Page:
Learning a New Poem Memory for Connected Speech and Phonological Awareness in Low-Income Children With and Without Specific Language Impairment Research Article
Research Article  |   December 01, 1997
Learning a New Poem
 
Author Affiliations & Notes
  • Barbara B. Fazio
    Speech and Hearing Sciences, Indiana University, Bloomington, IN 47401
  • Corresponding author: e-mail: faziob@indiana.edu
Article Information
Development / Language Disorders / Specific Language Impairment / Attention, Memory & Executive Functions / Speech, Voice & Prosody / Language / Research Articles
Research Article   |   December 01, 1997
Learning a New Poem
Journal of Speech, Language, and Hearing Research, December 1997, Vol. 40, 1285-1297. doi:10.1044/jslhr.4006.1285
History: Received July 5, 1996 , Accepted April 17, 1997
 
Journal of Speech, Language, and Hearing Research, December 1997, Vol. 40, 1285-1297. doi:10.1044/jslhr.4006.1285
History: Received July 5, 1996; Accepted April 17, 1997

This research examined rote memory for connected speech in low-income children with and without specific language impairment (SLI). Sixteen children with SLI were matched to 16 typically developing children on nonverbal cognition and 16 younger, typically developing peers on language measures. The children learned a new poem under four presentation conditions: with or without accompanying hand motions related to the poem or with or without a simple melody. Compared with their cognitive and language peers, children with SLI had significantly more difficulty learning the poem under all presentation conditions. Furthermore, when asked to recite the poem after a 2-day delay, the performance of the children with SLI was significantly better in the poem with accompanying hand motions condition. It appears that learning the poem with an additional modality aids recall for children with SLI. Phonological awareness task findings revealed that all the children had difficulty with such tasks. However, compared with the children in the cognitive-matched peer group, the children with SLI and their language-matched peers had significantly more difficulty finding pairs of words that rhymed or words that began with the same initial sound. Intervention issues and the relationship between phonological processing and serial memory in children with SLI are discussed.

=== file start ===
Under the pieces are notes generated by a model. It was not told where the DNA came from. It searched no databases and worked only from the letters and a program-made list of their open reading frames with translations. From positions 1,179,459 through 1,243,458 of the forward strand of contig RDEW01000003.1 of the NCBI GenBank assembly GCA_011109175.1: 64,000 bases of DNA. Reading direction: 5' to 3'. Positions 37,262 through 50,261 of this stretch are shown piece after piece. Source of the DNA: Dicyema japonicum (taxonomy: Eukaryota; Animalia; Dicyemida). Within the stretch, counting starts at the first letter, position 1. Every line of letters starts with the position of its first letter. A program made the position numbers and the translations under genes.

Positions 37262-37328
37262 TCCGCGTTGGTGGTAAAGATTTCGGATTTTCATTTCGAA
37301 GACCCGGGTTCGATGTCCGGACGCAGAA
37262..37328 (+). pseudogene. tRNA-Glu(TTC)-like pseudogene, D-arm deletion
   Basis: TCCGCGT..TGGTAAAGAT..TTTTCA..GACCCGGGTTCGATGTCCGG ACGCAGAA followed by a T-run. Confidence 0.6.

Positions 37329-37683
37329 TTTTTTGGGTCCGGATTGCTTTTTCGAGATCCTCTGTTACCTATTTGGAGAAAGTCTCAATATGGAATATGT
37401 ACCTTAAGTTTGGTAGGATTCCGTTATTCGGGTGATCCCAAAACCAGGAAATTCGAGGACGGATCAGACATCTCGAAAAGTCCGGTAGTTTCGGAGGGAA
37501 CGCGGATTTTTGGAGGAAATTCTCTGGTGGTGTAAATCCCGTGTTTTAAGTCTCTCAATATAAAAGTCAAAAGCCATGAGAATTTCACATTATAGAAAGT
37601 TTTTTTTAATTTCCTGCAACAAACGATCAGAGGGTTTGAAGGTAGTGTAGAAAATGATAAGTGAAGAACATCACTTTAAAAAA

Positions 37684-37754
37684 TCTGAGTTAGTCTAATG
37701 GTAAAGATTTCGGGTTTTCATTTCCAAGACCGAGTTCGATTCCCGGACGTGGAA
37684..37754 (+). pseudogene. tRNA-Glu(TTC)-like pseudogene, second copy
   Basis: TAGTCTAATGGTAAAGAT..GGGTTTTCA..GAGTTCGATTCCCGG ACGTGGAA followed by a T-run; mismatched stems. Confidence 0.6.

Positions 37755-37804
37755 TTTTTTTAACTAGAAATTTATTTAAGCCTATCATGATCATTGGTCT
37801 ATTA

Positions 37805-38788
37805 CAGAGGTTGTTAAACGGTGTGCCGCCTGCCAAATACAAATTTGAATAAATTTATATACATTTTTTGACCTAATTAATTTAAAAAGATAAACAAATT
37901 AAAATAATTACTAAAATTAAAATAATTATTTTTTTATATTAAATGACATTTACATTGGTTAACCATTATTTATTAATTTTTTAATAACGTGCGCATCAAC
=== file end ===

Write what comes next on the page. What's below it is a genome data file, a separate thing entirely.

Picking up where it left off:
Acknowledgments
This research was funded, in part, by NIH grant #DC00219-02. I wish to thank Kate Fetherstone, Kathy Hueser, Jodi Solomon, and Susan Rowland for their assistance in data collection. I also want to express my appreciation to Phil Connell, Mary Elbert, and Ron Gillam for their constructive feedback on an earlier version of this manuscript.
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